One of the crucial steps in the evaluation of risk-adjusted outcomes is the choice of the reference database for estimating adequate reference lines for the analyzed variables. For the SAPS 3 to reflect the standard of practices and outcome in intensive care at the beginning of the 21st century, we decided to collect data from a large sample of intensive care units (ICUs) worldwide. Other models have restricted data collection to large ICUs in Europe or North America—SAPS II [1], MPM II [2], APACHE II [3] and APACHE III [4], a strategy that minimizes the heterogeneity of the sample but restricts the generalization of the results.

At the statistical level, there is also a need for change, in order to take into account the hierarchic nature of our data [5, 6]. Current general outcome prediction models do not consider the existence of clinical and nonclinical factors, aggregated at the ICU level, that can have an important impact on prognosis. Instead, they assume that these factors are either not important or are randomly distributed throughout large samples and that the variation between ICUs is small. This assumption is not likely to be borne out at the ICU level for either nonclinical factors (e.g. organization and management, organizational culture) or clinical factors (e.g. clinical management, diagnostic and therapeutic strategies). If the variation between ICUs is not negligible, it will compromise the stability of the equations used to compute predicted mortality. Furthermore, the published models consider the relation between performance and severity of illness to be constant, and that may not be the case, since performance can vary within ICUs according to the severity of illness of the patients [7, 8]. To overcome this problem, we chose to adopt a new strategy for the development of the SAPS 3 score and to apply statistical modelling techniques that control for the clustering of patients within ICUs instead of assuming the independence of observations. Conceptually, the SAPS 3 admission core comprises the following parts:

First, the SAPS 3 ADMISSION SCORE, represented by the arithmetic sum of three subscores, or boxes:

  • Box I: What we know about the patient characteristics before ICU admission: age, previous health status, co-morbidities, location before ICU admission, length of stay in the hospital before ICU admission, and use of major therapeutic options before ICU admission.

  • Box II: What we know about the circumstances of ICU admission: reason(s) for ICU admission, anatomic site of surgery (if applicable), planned or unplanned ICU admission, surgical status and infection at ICU admission.

  • Box III: What we know about the presence and degree of physiologic derangement at ICU admission (within 1 h before or after admission).

Second, the SAPS 3 PROBABILITY OF DEATH during a certain period of time (in the case of the main model, the probability of death at hospital discharge).

Given our objective of evaluating not only individual patient outcome but also the effectiveness of ICU practices, we focused the model on data available at ICU admission or shortly thereafter. This model will be completely open and available free of any direct or indirect charges to the scientific community.

Methods and statistical analysis

Primary variable selection

Based on the SAPS 3 Hospital Outcome Cohort as described in Part 1 of this report, continuous predictive variables were categorized in mutually exclusive categories based on smoothed curves such as LOWESS [9], showing the univariate dependence of hospital mortality on the predictive variables. Classes of categorical variables were also collapsed according to their univariate hospital mortality levels using multidimensional tables and clinical judgment as appropriate, depending on the nature of the data. Additively, regression trees (MART) [10] were applied to check the cutoffs.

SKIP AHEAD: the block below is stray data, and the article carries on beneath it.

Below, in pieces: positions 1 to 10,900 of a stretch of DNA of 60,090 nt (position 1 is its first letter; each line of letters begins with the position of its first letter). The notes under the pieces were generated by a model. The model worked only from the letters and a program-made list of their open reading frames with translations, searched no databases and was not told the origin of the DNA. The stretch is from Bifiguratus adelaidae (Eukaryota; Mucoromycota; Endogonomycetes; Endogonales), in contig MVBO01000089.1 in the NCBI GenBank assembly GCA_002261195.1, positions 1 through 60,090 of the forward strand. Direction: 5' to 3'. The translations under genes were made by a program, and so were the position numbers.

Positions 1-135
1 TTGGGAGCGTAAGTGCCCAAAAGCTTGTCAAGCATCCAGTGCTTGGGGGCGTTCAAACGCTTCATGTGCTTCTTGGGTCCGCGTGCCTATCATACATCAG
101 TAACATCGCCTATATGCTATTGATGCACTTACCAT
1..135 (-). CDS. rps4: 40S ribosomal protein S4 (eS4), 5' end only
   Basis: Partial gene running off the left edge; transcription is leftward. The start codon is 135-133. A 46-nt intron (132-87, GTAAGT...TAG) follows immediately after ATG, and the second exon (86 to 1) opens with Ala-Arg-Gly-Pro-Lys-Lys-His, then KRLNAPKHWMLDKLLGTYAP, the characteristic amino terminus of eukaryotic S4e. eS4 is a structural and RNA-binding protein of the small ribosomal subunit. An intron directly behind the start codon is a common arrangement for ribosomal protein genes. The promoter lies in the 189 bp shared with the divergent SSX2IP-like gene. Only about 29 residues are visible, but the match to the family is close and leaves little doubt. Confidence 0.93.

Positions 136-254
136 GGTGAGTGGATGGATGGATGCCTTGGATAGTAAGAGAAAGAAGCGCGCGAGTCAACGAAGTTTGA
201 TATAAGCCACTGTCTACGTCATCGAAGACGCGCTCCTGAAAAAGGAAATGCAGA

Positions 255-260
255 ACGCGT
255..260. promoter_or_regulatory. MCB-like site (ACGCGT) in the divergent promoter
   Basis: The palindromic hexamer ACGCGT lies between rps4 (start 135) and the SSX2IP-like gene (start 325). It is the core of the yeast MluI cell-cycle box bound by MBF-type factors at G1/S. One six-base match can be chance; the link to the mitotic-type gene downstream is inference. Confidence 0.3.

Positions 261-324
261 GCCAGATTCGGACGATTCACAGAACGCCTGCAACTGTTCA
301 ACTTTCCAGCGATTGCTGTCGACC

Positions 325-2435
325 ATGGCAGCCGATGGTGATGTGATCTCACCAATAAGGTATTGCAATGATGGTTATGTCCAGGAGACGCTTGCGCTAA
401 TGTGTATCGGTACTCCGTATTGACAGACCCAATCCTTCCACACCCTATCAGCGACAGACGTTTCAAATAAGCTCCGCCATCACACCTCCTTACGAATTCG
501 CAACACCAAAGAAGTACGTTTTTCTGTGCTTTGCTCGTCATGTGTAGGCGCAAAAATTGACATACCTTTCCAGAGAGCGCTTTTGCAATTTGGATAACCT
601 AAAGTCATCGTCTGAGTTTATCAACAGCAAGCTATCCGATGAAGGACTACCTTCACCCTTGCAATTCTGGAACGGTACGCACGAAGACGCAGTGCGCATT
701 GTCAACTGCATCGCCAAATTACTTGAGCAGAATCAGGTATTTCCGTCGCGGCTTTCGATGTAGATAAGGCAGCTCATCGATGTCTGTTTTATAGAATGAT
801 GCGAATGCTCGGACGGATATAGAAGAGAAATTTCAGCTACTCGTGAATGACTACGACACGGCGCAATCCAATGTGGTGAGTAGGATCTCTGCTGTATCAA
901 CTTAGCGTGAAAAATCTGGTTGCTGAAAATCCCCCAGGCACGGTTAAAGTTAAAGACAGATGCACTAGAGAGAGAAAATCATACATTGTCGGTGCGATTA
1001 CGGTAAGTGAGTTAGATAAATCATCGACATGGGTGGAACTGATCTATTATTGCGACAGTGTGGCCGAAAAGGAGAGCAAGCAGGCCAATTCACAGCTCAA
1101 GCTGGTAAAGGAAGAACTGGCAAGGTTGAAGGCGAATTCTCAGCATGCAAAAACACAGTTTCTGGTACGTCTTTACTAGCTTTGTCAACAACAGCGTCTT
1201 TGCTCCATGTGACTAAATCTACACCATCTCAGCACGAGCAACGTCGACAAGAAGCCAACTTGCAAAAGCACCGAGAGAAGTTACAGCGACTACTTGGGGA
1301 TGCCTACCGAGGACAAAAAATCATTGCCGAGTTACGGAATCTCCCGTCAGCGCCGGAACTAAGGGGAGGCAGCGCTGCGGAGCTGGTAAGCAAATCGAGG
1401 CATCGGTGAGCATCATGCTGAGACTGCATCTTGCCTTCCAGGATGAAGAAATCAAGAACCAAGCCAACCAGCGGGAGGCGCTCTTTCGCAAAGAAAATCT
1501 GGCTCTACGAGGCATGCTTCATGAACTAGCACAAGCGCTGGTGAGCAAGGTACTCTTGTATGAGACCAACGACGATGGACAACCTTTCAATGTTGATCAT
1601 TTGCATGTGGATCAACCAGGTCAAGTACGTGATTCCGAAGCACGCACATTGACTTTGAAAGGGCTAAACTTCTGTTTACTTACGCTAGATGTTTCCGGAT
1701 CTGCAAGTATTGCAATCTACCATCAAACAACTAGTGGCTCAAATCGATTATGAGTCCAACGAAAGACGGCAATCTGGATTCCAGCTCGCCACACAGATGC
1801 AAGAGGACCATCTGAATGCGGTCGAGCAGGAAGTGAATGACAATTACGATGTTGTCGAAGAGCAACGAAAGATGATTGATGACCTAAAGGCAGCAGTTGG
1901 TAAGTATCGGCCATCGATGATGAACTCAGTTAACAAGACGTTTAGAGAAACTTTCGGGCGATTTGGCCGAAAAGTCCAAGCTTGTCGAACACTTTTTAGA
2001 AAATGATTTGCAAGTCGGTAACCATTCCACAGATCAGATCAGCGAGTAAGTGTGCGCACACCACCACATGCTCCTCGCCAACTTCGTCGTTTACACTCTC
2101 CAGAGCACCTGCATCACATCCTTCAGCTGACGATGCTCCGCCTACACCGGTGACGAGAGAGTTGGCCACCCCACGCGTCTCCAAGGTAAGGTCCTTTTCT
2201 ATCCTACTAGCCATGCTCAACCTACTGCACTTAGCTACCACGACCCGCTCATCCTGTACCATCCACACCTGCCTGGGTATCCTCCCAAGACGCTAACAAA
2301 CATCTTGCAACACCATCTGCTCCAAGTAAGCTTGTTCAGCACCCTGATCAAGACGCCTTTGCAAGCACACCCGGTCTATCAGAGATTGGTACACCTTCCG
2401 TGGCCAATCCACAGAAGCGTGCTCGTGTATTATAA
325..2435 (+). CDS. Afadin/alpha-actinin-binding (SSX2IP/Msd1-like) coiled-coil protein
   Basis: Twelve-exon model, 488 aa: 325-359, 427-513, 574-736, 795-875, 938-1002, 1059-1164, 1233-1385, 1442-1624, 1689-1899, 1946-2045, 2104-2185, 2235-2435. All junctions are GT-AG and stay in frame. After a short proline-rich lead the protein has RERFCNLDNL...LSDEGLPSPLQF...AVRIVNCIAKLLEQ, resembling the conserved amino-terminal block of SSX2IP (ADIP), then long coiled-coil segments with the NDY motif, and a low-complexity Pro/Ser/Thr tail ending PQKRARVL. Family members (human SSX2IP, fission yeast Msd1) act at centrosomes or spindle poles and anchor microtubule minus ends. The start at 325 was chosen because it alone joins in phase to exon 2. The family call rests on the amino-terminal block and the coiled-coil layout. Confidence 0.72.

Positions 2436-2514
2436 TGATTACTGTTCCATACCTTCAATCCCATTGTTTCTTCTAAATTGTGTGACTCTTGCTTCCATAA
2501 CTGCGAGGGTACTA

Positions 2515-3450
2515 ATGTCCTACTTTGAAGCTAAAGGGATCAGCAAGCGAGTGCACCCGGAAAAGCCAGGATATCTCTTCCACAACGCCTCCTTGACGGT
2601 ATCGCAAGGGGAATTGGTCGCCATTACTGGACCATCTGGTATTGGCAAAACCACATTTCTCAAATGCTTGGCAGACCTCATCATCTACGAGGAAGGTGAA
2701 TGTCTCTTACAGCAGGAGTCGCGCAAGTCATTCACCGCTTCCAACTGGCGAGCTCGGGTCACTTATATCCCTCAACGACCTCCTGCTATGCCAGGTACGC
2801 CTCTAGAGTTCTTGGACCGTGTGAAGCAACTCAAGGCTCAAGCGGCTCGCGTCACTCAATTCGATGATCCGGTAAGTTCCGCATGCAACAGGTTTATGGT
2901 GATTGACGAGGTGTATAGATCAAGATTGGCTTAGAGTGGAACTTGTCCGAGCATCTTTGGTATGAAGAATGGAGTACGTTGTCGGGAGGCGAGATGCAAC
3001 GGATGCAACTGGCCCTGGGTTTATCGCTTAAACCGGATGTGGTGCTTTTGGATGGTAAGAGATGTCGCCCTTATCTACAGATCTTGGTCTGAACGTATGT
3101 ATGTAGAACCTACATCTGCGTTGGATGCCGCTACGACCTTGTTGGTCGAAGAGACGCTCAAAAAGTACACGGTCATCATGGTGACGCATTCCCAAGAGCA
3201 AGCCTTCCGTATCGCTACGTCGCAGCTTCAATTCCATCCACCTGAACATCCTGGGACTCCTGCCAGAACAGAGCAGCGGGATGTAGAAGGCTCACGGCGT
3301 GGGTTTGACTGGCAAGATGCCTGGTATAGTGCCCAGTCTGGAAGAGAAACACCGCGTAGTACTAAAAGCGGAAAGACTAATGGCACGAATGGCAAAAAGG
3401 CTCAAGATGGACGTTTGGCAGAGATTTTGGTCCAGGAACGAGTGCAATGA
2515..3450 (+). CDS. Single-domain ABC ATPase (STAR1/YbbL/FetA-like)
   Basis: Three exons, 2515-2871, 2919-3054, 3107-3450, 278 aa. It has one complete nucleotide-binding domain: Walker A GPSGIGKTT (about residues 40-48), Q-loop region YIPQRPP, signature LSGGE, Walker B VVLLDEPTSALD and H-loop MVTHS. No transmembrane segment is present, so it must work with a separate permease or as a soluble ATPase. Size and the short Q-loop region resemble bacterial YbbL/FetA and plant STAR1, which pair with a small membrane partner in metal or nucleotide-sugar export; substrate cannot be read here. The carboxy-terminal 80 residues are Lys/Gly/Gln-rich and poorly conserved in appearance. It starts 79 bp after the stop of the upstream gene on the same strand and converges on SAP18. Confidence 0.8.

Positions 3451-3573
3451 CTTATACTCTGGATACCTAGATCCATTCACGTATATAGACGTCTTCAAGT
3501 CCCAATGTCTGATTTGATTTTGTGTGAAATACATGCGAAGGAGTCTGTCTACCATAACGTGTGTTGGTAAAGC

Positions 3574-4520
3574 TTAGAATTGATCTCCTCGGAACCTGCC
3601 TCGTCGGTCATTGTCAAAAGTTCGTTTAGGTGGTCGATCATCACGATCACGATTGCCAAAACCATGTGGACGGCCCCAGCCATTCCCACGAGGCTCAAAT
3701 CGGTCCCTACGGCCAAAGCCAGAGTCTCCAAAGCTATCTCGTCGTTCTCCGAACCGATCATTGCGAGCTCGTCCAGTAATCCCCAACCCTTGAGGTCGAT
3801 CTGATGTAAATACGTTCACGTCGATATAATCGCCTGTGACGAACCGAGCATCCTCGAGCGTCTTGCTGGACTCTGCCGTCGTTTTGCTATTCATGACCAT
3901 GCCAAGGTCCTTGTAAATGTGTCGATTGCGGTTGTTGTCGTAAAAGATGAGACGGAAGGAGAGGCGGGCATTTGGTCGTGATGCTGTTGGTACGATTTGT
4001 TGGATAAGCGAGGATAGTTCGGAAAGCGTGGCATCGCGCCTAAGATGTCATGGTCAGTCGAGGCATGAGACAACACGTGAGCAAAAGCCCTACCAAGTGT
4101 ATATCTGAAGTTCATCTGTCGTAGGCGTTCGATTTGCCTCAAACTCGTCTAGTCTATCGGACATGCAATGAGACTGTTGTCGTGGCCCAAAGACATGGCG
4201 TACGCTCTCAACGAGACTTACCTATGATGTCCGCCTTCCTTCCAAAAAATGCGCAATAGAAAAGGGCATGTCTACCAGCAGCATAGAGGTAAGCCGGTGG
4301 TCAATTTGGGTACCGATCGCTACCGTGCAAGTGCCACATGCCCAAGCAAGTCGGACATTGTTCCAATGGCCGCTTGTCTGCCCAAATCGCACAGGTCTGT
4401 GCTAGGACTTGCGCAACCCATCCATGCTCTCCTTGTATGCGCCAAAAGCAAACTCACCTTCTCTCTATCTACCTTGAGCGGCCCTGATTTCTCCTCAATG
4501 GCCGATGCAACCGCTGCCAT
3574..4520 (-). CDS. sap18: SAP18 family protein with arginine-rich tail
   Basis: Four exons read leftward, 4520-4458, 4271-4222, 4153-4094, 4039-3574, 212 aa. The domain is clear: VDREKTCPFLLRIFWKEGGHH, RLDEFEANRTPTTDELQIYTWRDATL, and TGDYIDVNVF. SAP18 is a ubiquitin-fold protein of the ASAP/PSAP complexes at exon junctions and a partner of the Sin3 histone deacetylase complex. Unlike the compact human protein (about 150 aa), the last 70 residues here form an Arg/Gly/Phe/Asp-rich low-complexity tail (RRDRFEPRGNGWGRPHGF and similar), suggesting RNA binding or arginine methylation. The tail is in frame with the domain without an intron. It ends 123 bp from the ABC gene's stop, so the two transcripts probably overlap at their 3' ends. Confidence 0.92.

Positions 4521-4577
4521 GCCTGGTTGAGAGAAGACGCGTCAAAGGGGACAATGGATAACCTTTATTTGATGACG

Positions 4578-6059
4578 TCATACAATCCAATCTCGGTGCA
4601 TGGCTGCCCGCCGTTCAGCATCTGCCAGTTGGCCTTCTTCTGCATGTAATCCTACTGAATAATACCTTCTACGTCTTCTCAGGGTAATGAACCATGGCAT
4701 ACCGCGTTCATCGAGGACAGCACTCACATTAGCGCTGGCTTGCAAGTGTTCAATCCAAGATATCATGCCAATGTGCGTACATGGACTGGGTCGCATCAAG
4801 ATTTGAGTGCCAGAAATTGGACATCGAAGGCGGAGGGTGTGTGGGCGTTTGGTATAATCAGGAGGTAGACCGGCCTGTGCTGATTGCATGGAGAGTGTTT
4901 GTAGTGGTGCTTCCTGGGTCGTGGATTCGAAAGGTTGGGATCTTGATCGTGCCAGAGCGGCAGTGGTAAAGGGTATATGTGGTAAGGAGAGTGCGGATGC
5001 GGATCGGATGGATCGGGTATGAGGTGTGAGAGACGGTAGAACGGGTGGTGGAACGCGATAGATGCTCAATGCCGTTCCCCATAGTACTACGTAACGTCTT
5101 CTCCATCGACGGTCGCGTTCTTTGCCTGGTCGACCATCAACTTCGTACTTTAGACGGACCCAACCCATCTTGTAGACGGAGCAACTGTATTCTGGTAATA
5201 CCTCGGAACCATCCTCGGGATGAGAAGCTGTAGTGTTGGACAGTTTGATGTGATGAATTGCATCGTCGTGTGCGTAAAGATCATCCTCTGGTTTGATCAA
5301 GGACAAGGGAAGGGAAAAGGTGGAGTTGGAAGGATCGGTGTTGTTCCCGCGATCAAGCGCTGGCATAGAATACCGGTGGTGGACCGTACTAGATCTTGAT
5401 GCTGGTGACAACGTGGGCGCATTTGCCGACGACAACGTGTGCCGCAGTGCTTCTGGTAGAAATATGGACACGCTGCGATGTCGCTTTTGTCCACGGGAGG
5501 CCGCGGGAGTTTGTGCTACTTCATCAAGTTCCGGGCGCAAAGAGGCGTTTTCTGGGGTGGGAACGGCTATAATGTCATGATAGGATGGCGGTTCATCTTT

Missing values were coded as the reference or “normal” category for each variable. When dual data collection was used—maximum and minimum values recorded during a certain time period—missing maximum values of a variable were replaced by the minimum, if documented, and vice versa. Some regression imputations were performed if noticeable correlations to available values could be exploited. For a detailed description of data collection and handling, see Part 1 of this report.

Selection of variables was done according to their association with hospital mortality, together with expert knowledge and definitions used in other severity of illness scoring systems. The objective of using this combination of techniques rather than regression-based criteria alone was to reach a compromise between over-sophistication of the model and knowledge from sources beyond the sample with its specific case mix and ICU characteristics.

Cross validation

For being able to cross-validate the model, we randomly extracted five roughly equal-sized parts based on number of patients from the database, as suggested previously [11]. In a second approach, partitioning was based on ICUs and not on patients. It was thus possible to run the model-building procedure five times in each of the two approaches, each time taking four parts of the sample as a development set and the remaining one as the validation set. This allowed to estimate the variability of prediction resulting from the construction process of the prognostic score. A further check of the stability of the predictions was made by partitioning the sample according to major patient characteristics, such as surgical status and infection status.

The quality of predictions in the validation sets was assessed by looking at the goodness-of-fit in terms of the p values for the Hosmer-Lemeshow tests Ĉ and Ĥ [13] and the discriminative capability of the models by the use of the area under the receiver operating characteristic (aROC) curve [14, 15]. Another criterion to judge the appropriateness of the model was the fit in certain subsamples, defined according to major patient typologies [16].

Reducing model complexity